Highly esteemed by all his friends and neighbors and the citizens of Garfield county generally as one of the best and most useful citizens, with breadth of view and public-spirit in reference to all public enterprises, and diligent and aggressive in the management of his private affairs, George Yule, of near Newcastle, has been a potent factor in building up the section in which he lives and a faithful servant of its interests in local offices of trust and importance. During his long residence of nearly forty years in the state he has been tried by many adversities, has faced many dangers, has won many triumphs for himself and others, and has ever performed with capacity and cheerfulness the duty which seemed nearest at hand regardless of personal consequence. He was born on June 20, 1835, in Banffshire, Scotland, and is the son of John and Jeannette (Thompson) Yule, descendants of long lines of ancestry connected with the history of that country. They left their native land when he was five years old and emigrated to the United States, settling in Ashland county, Ohio, where they remained until 1840, when they moved to Keokuk county, Iowa. The father was a stone and brick mason but devoted the greater part of his time in this country to farming and prospered in the industry. Both were originally members of the Presbyterian church, but after locating in Iowa they affiliated with the Congregationalists, there being no organization of their church in their neighborhood. Ten children were born to them, only five of whom are living: George, Margaret (Mrs. Baughey), Ellen (Mrs. Andrew Ramsey), Samuel and Joseph, the first and last named being residents of this state and the others of Iowa. The father died in 1886 and the mother in 1899. Their son George had the usual experience of country boys in the West, attending the public schools when he could and assisting his parents on the farm, until he reached the age of twenty-one. In 1858 he moved to Mound City, Kansas, where for two years he worked on a ranch, his compensation being fifteen dollars a month and his board. He was in that state when much of its surface was burned over and the crops were destroyed, and being dissatisfied with the outlook, he returned to Iowa. In 1862 he enlisted in the Union army for the Civil war as a member of the Fortieth Iowa infantry, going in as a private and being discharged as a second lieutenant at Davenport in August, 1865. Wishing to try his fortune in Colorado, he left Keokuk, Iowa, on October 10, 1865, and journeyed overland to Omaha, where he joined a train for Denver, and arrived in that city, or hamlet as it was then, on December 2d. The train had some difficulty with hostile Indians on the way, the savages making an unsuccessful attempt to steal its cattle. On arriving in this state he formed a partnership with his brother William, who had purchased a ranch near Denver. Soon afterward the grasshoppers ate up all their crops and they turned their attention to mining. George mined at Rubi Camp and discovered the Bullion King, which proved a fruitful property. In 1870 he sold his interest in the ranch, and four years later moved to Gunnison county, where he was engaged in ranching and mining until 1881. He then migrated to what is now Garfield county and purchased a ranch on Garfield creek which he named in honor of the martyred President. This is the ranch he now owns and works. It comprises four hundred and eighty acres of land, two hundred and seventy-five of which he cultivates, raising the usual crops of the region and large quantities of fruit. He is widely known as the grower of the largest pears in the state. Of his other products hay and cattle are the leading reliance, and they are produced in abundance and are excellent in quality. In 1903 he assisted in the organization of the Citizens’ National Bank of Glenwood Springs, being one of the principal stockholders and serving as its vice-president and also a member of its directorate. Mr. Yule is a prominent member of the Grand Army of the Republic and for a number of years has served as commander of the General Shields Post at New Castle. In political allegiance he is a Republican, and as such has rendered valued service to the people in various local offices. He was the first sheriff of Gunnison county, and in his present district has been for many years president of the school board. On January 15, 1896, he was married to Miss Lizzie A. McBurney, a native of Pennsylvania, born in Cumberland county, the daughter of Hugh and Elizabeth McBurney, who were born and reared in Ireland and emigrated to America soon after their marriage, locating in Pennsylvania, and after a residence of some years there moving to New Jersey, where they farmed and raised fruit extensively. In 1893 they moved to New Castle, Colorado, where the mother ended her days on November 11, 1899. The father is living on Garfield Creek. In this state he was a merchant and both were Presbyterians from early life. He is a Republican in politics and a Freemason in fraternal life. They had five children, four of whom are living: Mary J., wife of William Gant, of New Castle; John T., living in New Jersey; Mrs. Yule and her brother Joseph T., dwelling on Garfield creek. A son named Arthur is deceased.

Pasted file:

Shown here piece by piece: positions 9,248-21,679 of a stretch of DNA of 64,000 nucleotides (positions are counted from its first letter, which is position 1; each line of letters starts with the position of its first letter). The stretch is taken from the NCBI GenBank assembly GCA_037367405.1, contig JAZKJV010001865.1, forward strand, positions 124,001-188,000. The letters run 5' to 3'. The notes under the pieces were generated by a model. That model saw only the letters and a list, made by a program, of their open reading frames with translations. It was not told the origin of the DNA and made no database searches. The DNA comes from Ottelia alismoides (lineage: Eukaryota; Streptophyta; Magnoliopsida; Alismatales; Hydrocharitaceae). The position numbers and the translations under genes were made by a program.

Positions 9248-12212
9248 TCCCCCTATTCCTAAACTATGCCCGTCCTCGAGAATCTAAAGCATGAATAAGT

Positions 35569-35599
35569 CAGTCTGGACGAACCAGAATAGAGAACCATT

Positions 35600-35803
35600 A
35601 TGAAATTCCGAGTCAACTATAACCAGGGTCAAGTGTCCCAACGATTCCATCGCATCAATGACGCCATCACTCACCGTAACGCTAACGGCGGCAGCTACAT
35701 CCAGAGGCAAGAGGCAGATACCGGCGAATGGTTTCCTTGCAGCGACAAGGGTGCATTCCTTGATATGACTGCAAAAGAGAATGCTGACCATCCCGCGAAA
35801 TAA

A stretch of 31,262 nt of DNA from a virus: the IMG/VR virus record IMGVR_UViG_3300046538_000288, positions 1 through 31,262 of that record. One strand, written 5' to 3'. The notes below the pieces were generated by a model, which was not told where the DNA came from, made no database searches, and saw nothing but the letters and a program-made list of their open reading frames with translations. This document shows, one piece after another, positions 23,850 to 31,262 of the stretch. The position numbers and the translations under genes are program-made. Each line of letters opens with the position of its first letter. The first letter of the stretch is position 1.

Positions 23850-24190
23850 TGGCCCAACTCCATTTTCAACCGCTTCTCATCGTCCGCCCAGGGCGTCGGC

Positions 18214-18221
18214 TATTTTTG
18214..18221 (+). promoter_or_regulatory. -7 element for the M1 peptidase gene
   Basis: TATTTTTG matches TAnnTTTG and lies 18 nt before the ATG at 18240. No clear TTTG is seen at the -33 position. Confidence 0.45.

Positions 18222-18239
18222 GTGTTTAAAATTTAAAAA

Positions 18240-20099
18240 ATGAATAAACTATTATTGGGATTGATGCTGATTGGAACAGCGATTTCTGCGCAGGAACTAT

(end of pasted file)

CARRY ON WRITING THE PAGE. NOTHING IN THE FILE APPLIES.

Source: Bowen, A. W. Progressive Men of Western Colorado. Chicago: A. W. Bowen & Co., Publishers. 1905.